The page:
AmCham’s president since January, Ricardo García has taken over his new post at an unusually challenging time. The Chamber’s role is not, he says, to offer companies precise recipes for weathering the crisis, but this is a time at which it can provide “additional, complementary value” for its members.
“The main role the Chamber can play in a context like the present is to collaborate in keeping alive Chile’s ties with the United States, our main trading partner,” says García. U.S. demand may be weakening but Chile has a key advantage, he notes – “our market share in the U.S. is so small… that the fact of whether the U.S. is in recession or not doesn’t reduce the opportunities for our exports.”
As regional president for Latin America & the Caribbean at American Life Insurance Co., ALICO, a Delaware-based life insurer, and president of Seguros Interamericana, ALICO’s Chilean subsidiary, García is more optimistic than many. “I believe the speed at which international financial and credit markets will start to get back to normal will surprise us during the second half of 2009,” he says.
The effects of the crisis on the real economy will, of course, take longer to work through. “But the U.S. economy is extraordinarily resilient,” points out García, adding that he expects to see a U.S. recovery starting before the end of the year.
But while the crisis lasts, there are risks as well as opportunities for Chilean exporters and importers…
Certainly, and one of the main risks comes from countries seeking to protect their domestic industries, thereby limiting trade and its benefits. That has historically been the case in crises – in the Great Depression, for example – and we’ve seen something of that now in the U.S. Congress in the “Buy American” proposals. That’s a very fragile and short-term approach, which history has shown to have very negative effects. In that sense, AmCham has an important role this year in defending open markets and free trade.
What impact do you think the new U.S. administration will have on free trade?
All the signs are that it will be much more moderate than many thought initially. I have no fear for existing free trade agreements (FTAs), including the Chilean one. Quite the contrary, I think the new administration may be much bolder in this field.
In the case of Colombia, for example?
Yes, the Colombia-U.S. FTA is an important candidate, which would bring many benefits not only for Colombia but also for the U.S. by tightening its links with Latin America’s third largest country.
And, in general, how do you see U.S. relations with Latin America developing under the Obama administration?
I think the new administration understands that it has an extraordinary opportunity to establish better-quality political relations with some regions of the world. President Obama has given very powerful signs in that direction.
For years, Latin America has had a lower priority for the U.S. than we would have liked. Expectations were high when President Bush was elected – he speaks Spanish and he launched the proposed Free Trade Area of the Americas (FTAA) – but, finally, he got diverted to other issues.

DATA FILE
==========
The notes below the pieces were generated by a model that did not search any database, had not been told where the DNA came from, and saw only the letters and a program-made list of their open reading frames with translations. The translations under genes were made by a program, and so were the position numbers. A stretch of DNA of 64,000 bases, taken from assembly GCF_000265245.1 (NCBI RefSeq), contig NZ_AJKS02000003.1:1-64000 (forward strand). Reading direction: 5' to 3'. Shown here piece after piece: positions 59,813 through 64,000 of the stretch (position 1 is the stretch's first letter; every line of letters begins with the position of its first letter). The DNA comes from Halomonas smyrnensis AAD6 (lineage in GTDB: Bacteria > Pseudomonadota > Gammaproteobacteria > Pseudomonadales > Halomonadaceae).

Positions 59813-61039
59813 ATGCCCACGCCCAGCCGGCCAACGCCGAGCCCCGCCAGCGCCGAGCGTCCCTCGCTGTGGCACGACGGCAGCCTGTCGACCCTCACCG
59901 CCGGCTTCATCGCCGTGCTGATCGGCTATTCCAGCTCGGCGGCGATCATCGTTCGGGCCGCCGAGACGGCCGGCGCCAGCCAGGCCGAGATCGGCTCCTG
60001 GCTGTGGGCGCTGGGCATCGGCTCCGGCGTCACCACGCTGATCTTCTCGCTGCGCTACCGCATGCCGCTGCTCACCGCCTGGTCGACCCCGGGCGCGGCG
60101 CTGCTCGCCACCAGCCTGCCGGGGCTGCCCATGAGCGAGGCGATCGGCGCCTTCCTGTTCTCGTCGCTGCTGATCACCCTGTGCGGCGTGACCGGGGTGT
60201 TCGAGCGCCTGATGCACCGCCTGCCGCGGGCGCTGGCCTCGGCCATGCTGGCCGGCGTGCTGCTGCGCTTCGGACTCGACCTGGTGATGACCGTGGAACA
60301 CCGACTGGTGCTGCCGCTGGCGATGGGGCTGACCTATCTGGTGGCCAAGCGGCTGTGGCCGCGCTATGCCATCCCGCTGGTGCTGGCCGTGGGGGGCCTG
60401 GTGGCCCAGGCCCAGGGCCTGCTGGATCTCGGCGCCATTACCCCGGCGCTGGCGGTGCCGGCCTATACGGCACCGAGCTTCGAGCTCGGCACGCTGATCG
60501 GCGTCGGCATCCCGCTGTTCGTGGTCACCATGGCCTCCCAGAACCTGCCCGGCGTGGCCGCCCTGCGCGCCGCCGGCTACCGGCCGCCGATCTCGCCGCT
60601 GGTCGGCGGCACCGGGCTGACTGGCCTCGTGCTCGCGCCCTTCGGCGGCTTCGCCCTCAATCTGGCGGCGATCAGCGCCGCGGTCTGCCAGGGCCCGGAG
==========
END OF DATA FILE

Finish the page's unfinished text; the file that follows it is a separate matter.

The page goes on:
And what about trade and investment between Chile and the U.S.?
We’ve just had some very good news in that area. Since the Chile-U.S. FTA came into force, U.S. investment in Chile has been disappointing but Chile has just received one of the largest investments ever by a U.S. company – Wal-Mart. Particularly in the present economic context, that’s a great vote of confidence in Chile. And, because it’s in a sector that has such direct contact with so many consumers, it could be a great source of prestige for the U.S. business model in Chile.
And vice-versa, what role can AmCham play in projecting Chile’s image in the U.S.?
We’ve been talking to Juan Gabriel Valdés, director of Chile’s Country Image Office, and he has described this initiative to us. It’s very interesting and, of course, very long-term but, clearly, if Chile wants to test a refreshed image and implement a new branding strategy, its testing ground should be the United States, its largest trading partner. We’re exploring ways in which AmCham can help there.
In September, Chile will host the next meeting of Americas Competitiveness Forum – the first time this meeting has been held outside the U.S. That will be an opportunity to showcase Chile, and AmCham is looking to see how it can best collaborate.
What other priorities do you have for AmCham in 2009?
Well, they’re not mine but the priorities set by the Chamber’s Board. We want to put more emphasis on AmCham as an organization that provides opportunities for networking, not only among its members themselves but also, eventually, with companies in the U.S. One project in this area involves AmCham’s website. It has undeveloped potential as a portal for U.S. companies to discover and contact Chilean companies and vice-versa. It’s a long-term project but I’d like to get it started.
You’ve been elected as AmCham president through to January 2011; beyond the current crisis, what other priorities does the Chamber have?
A key focus – through the Chamber’s committees and other activities – will be to promote the long-term sustainability of companies and, particularly, Chamber members. That includes both environmental and social responsibility, and social responsibility doesn’t mean just producing good-quality products and services efficiently and having good labor practices. It also means understanding that a company is part of a broader community and that its long-term sustainability depends on its relations with all its stakeholders. By the same token, we need to ensure that tougher environmentalism does not limit Chile’s legitimate right to exploit its natural resources in an effective and sustainable manner. A good example is hydroelectricity where Chile has enormous unexploited capacity.